How Retailers Can Reduce E-Commerce Cart Abandonment
2020 was a difficult year for retail, but the adoption of e-commerce increased significantly as people forced to stay home had to find different ways to purchase what they needed. The increase in website visitors was impressive but masked a major issue with the shopping cart abandonment rate. End-of-year reports put the cart abandonment rate for desktop at 69 percent, and even higher on mobile at 85 percent. Cart abandonment has always been a challenge for retailers, but the fact that it got worse points to a systemic issue.
It's All About Perceived Value
There are many reasons why shopping cart abandonment is high. It starts with the fact that people do a lot of browsing and will add items to the cart, almost like a wish list, and use that to shop on other sites as they search for the best deal. More than ever, consumers want control and don’t like surprises. This aligns with the issue of anxiety and how consumers easily develop doubts that they may not be getting the best value or that they don’t understand all the details, which could cost them in terms of time and money.
At the end of 2020 there were two clear themes that resulted in anxiety and consequently cart abandonment:
- Unexpected shipping costs, fees, and taxes: Sixty percent of shoppers abandoned their purchase when met with higher than expected shipping costs or additional fees and taxes at the point of purchase.
- Longer delivery or pickup times: This was a cause for cart abandonment when consumers had an expectation of same-day delivery or pickup only to find out that it would take days or longer before they could get their purchase.
In both cases, the consumers do not feel they are getting their perceived value. This leads to frustration and since the online world makes it easy for them to quickly search for alternatives aligned with their expectations, they abandon the purchase.
The Problem is More Complex Than Most Realize
The shopping cart abandonment represents billions of lost potential revenue every year. The answer is about reducing friction points by providing consumers the information they seek and keeping the journey simple. Unfortunately, this is becoming more complex as markets evolve and customer expectations keep increasing. Until recently it would have been hard to fathom that curbside pickup for groceries and other retail items would be a staple. Today it is and consumers are now using that level of convenience as a baseline for other purchases they are considering.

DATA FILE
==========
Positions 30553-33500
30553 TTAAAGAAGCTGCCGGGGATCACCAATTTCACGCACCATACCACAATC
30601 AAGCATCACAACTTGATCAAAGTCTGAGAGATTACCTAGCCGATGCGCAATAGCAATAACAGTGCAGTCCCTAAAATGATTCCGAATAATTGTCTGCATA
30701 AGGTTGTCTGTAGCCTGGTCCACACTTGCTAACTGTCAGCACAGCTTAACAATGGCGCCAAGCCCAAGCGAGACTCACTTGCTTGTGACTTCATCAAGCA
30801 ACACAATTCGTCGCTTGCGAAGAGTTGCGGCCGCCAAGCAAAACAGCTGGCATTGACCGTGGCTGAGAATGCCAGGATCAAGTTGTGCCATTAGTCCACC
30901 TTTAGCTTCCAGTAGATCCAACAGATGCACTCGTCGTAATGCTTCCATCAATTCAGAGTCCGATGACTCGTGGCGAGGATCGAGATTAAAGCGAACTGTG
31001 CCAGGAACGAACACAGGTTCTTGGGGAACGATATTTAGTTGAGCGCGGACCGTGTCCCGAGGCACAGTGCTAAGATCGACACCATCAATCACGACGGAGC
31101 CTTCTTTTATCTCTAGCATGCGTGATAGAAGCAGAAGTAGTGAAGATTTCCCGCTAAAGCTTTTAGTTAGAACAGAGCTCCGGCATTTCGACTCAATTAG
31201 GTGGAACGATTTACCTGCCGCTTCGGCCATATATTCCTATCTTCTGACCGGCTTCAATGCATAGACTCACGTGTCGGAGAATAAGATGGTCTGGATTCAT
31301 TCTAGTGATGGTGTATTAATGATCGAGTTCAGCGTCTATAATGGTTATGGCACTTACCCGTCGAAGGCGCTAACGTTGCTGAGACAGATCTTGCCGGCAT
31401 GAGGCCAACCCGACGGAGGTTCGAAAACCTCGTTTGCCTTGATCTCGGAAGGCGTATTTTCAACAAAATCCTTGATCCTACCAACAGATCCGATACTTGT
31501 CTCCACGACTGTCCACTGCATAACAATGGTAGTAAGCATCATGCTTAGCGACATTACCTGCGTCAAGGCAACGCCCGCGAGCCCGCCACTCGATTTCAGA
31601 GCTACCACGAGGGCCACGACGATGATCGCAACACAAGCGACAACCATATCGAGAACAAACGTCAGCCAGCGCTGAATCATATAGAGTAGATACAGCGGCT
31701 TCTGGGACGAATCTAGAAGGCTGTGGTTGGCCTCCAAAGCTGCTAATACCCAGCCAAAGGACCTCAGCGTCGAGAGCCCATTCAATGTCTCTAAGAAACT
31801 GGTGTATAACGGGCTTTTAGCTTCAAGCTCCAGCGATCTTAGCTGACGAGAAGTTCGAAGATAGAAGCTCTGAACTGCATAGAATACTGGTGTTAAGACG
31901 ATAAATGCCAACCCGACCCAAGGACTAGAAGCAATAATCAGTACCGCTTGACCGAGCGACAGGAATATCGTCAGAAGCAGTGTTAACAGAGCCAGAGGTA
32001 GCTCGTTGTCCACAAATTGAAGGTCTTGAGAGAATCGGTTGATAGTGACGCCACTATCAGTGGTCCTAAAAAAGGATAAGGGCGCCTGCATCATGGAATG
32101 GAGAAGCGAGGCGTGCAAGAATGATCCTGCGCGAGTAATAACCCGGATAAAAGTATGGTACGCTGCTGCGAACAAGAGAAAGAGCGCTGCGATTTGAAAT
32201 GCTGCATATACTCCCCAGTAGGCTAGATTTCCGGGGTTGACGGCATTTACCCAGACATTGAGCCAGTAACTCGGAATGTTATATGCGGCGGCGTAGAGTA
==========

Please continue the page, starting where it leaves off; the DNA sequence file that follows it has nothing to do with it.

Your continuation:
Retailers have to consider where the friction points are and identify opportunities for improvement. The challenge to overcome is speed. Many of the tools used to track visitor activity accumulate data and only after enough of it has been generated can data mining begin in search of patterns.
Retailers also need to understand what customers want to see and in what order. This is the process of journey mapping. It can be hard to know how certain information may be more valuable earlier on in the journey to reduce anxiety and get the customer to go straight to buying. An example is presenting different delivery and shipping options with pricing and dates before the customer even adds an item to the cart.
AI Can Get Consumers to Hit the Buy Button Faster
Using historical data and analytics tools has its value, but the speed at which markets shift demands the ability to experiment with live and real customers to learn quickly. Retailers need a new school of thought and capabilities to continuously learn and optimize the customer experience (CX). Using Artificial Intelligence (AI) to experiment with CX delivers on the need for speed while handling increased complexity. AI enables retailers to grow intelligently and maximize each customer interaction by addressing critical aspects of the journey, such as reducing friction points and ensuring customers are getting the information they need to make decisions.
AI can optimize the whole customer journey at scale and serve up digital experiences relevant on different channels and to different types of customers. It can help companies decide what information to display and when, based on live customer feedback. AI learns from this feedback and immediately adapts which experiences are being served up to build on the success of the winning ideas and combinations. Getting customers to hit the buy button is about being able to connect all the dots to increase the number of visitors that go through with a purchase. AI is uniquely suited to make this a reality.
Michael Scharff is the CEO and co-founder of Evolv Technologies, an AI-driven solution for digital growth optimization that serves the best experience to each audience, every time.
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